Managing TLS certificates with Certificate Revocation Lists

Jochen Kressin
Tags: TLS/SSL
To implement enterprise-grade security for Elasticsearch, Search Guard uses TLS a lot. TLS makes sure your traffic cannot be sniffed or tampered with, and only trusted nodes can join the cluster. But what if a TLS certificate or private key is lost or compromised? Certificate revocation is here for the rescue!

What is certificate revocation?

A Certificate Revocation List (CRL) is
“a list of digital certificates that have been revoked by the issuing Certificate Authority (CA) before their scheduled expiration date and should no longer be trusted. CRLs are a type of blacklist and are used by various endpoints, including Web browsers, to verify whether a certificate is valid and trustworthy.” (https://searchsecurity.techtarget.com/definition/Certificate-Revocation-List)
You can use a CRL to either permanently or temporarily revoke certificates. There are two different states for a revoked certificate:
Revoked: A certificate is permanently revoked and should no longer be trusted. This status is irreversible. It is used for example, if a certificate was issued by mistake, or a private key has been compromised.
Hold: A certificate is temporarily revoked and should not be trusted at the moment. This status is reversible. It is used, for example, if a user thinks a private key has been compromised, but it turns out this is not the case.
In other words, a root CA can revoke a certificate at any time, rendering it invalid. The question is - how does a consumer of a certificate (in our example Elasticsearch / Search Guard) know what certificates are revoked?
There are two approaches: Certificate Revocation Lists (CRL) and the Online Certificate Status Protocol (OCSP). OCSP has largely superseded CRLs. However, Search Guard supports both approaches.

Certificate Revocation Lists

Each CA is required to keep track of revoked certificates. After the CA has revoked a certificate, it adds it's serial number to the CA's list of revoked certificates. This list is publicly available. The URL can be found in the CRL Distribution Points section of the certificate:
Elasticsearch TLS CRL
The problem with this approach is that the CRL tends to become very large over time because CAs constantly add new certificates to it. Also, to check the validity of one certificate, you need to always download the complete list. Not really an optimal approach. Let's look at OCSP as an alternative.

Online Certificate Status Protocol

"The Online Certificate Status Protocol (OCSP) is an Internet protocol used for obtaining the revocation status of an X.509 digital certificate" (https://en.wikipedia.org/wiki/Online_Certificate_Status_Protocol)
How does it work? In short, instead of downloading a potentially large CRL file periodically, you would query the CA’s OCSP server to check the validity of one or more certificates.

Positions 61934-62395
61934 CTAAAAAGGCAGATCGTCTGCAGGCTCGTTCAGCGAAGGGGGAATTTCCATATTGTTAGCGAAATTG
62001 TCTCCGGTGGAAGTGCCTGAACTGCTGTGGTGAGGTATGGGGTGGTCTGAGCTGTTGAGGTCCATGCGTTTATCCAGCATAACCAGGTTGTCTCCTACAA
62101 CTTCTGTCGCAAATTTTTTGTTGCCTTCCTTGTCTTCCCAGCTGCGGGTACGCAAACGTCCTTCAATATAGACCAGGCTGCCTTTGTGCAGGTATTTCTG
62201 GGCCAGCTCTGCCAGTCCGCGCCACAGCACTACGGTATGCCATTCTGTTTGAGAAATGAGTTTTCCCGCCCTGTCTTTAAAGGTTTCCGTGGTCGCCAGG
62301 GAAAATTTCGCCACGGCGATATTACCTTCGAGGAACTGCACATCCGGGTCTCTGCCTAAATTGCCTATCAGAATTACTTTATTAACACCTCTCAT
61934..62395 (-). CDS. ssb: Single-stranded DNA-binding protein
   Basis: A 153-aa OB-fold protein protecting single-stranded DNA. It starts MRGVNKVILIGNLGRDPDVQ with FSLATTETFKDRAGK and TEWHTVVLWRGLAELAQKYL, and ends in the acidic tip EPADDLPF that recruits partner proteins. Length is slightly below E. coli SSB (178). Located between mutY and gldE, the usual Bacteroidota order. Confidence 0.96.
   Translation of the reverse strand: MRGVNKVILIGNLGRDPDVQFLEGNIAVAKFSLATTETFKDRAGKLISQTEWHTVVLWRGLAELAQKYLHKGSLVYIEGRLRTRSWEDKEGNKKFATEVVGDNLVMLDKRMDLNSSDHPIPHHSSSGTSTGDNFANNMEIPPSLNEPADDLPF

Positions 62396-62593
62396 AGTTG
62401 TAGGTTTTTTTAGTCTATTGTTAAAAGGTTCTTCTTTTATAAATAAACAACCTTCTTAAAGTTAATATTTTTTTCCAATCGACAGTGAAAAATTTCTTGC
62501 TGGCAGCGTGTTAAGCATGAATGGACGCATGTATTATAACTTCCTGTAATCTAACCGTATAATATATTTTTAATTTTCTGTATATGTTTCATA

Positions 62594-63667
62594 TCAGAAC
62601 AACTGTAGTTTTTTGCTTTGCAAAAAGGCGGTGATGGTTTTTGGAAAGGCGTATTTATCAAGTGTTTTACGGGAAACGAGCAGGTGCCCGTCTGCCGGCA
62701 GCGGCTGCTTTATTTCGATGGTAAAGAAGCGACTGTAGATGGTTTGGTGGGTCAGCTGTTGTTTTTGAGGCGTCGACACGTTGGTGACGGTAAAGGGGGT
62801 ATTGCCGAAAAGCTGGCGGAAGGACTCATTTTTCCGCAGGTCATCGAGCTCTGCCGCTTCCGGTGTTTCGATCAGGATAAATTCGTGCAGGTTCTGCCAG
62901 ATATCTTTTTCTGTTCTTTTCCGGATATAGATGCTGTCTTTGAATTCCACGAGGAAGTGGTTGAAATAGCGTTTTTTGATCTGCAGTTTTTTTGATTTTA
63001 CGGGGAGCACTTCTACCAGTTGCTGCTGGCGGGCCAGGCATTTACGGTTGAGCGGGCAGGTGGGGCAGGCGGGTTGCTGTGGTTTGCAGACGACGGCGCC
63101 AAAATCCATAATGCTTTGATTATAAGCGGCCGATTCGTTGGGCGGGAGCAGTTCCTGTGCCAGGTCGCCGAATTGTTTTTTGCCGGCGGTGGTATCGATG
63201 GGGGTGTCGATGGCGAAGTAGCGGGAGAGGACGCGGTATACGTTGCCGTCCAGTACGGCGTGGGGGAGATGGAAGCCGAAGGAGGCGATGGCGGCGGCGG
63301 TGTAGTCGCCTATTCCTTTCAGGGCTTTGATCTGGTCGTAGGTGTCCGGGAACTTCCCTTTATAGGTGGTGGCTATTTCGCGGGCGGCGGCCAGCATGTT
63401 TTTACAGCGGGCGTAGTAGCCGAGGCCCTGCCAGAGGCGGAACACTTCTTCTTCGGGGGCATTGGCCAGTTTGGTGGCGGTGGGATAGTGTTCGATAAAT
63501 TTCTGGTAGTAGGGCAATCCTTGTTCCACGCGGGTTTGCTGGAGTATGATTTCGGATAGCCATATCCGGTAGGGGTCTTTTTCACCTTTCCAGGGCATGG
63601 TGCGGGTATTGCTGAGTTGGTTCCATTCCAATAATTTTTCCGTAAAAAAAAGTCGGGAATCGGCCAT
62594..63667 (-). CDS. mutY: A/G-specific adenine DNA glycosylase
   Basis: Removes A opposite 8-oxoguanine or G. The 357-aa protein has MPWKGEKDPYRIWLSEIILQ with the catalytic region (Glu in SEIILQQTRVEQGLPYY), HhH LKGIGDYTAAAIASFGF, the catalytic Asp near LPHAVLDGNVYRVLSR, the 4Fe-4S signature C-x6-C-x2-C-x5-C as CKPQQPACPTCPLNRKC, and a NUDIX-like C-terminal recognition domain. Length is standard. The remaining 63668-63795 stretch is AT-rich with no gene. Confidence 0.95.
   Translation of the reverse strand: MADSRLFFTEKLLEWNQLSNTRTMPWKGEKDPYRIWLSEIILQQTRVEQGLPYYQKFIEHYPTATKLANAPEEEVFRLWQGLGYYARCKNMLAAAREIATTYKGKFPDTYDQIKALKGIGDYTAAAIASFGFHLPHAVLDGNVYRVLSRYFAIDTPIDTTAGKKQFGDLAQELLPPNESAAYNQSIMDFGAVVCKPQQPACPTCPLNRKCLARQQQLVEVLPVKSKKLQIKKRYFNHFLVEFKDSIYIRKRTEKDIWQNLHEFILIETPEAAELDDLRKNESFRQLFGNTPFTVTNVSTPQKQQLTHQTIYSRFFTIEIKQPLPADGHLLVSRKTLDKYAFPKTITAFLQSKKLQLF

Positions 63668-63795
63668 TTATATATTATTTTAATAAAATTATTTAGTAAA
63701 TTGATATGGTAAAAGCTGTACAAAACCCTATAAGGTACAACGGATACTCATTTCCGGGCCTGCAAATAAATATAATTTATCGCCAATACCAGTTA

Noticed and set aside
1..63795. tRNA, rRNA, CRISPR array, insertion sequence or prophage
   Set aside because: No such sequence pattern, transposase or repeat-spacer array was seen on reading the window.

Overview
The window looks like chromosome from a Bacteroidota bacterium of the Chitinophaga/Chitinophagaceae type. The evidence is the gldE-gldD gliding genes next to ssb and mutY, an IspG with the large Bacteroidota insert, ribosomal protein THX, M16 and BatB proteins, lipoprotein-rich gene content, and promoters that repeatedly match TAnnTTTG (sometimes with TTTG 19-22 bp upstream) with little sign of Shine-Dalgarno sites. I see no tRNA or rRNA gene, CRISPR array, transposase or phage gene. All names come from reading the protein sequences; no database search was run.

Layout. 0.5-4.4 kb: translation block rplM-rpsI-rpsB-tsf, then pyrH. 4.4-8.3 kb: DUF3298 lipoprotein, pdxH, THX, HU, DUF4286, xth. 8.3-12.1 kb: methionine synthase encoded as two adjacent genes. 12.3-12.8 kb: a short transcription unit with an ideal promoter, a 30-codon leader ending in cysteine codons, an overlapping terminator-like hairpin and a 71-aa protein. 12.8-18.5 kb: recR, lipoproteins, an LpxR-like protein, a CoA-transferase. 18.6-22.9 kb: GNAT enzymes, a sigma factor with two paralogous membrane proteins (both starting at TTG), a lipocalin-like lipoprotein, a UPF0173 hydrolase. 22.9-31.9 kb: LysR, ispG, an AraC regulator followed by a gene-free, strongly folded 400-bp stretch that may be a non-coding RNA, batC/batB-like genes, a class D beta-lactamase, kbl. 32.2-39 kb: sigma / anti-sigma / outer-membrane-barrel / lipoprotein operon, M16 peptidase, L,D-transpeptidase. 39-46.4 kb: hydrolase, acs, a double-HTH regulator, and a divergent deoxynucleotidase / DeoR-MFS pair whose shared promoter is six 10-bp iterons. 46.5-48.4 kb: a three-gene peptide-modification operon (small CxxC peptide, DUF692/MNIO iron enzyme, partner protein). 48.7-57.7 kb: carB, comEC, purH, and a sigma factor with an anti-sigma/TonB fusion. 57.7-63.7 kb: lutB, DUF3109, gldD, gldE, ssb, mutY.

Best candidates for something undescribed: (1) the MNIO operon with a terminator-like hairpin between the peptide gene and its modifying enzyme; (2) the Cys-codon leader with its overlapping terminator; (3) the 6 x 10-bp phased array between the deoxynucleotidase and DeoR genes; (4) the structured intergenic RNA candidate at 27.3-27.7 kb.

The certificates serial number is transmitted to the OSCP server, and the validation result is based on the server’s response. As with CRLs, the OCSP endpoint is part of each certificate extensions section:
Elasticsearch TLS OCSP
Communication is usually done via HTTP in a request/response style, so the OCSP server is sometimes called the OSCP responder.
On the pro side, OCSP transmits less data than the CRL approach, and puts less burden on the network and on the client that parses the response. On the con side, by querying an OCSP responder for the validity of a certificate, information is transmitted to the responder that a particular network host used a particular certificate at a particular time. Since encryption is not mandatory with OCSP, other parties may sniff this information.

Managing TLS certificates for Elasticsearch with CRL and OCSP

Search Guard uses TLS for securing Elasticsearch traffic on the REST and on the transport layer, and supports both CRL and OCSP. By default this feature is switched off, so let's enable it by adding the following line to elasticsearch.yml:
searchguard.ssl.http.crl.validate: true
That's it. If a certificate contains either an entry for CRL or OCSP, Search Guard will now check for the validity of the certificate. By default, both CRL and OCSP endpoints are enabled. If a certificate contains both, OCSP is preferred.
Of course, the CRL feature comes with many options that you can use to fine-tune the behavior. For example:
searchguard.ssl.http.crl.disable_crldp: true Disable CRL completely. Default is false.
searchguard.ssl.http.crl.disable_ocsp: true Disable OCSP completely. Default is false.
searchguard.ssl.http.crl.prefer_crlfile_over_ocsp: true If set to true, CRL is preferred over OCSP. Default is false.

Intermediate certificates

By default, Search Guard would only validate leaf certificates. If you are using intermediate certificates and want to verify their validity too, add the following line to elasticsearch.yml:
searchguard.ssl.http.crl.check_only_end_entities: false
Of course, this comes with a slight performance overhead but adds an additional layer of security.

Summary

Any CA can revoke any issued certificate at any time. Revoked certificates can have either the revoked or hold state, and are deemed invalid. This is useful if a certificate was issued by mistake or a private key was compromised.
To check if a certificate is revoked, you can either use Certificate Revocation Lists (CRL) or the Online Certificate Status Protocol (OCSP). The URL endpoints of the CRL or OCSP are contained in the certificate itself.
When running Search Guard for Elasticsearch you can use both CRLs or OCSP to check if a node certificate, admin certificate, or client certificate has been revoked. If a certificate has been revoked, it is deemed invalid.
If your PKI supports it, we recommend enabling this feature for additional security.

Where to go next

Image: shutterstock / Yilong Xiao
Published: 2020-07-16
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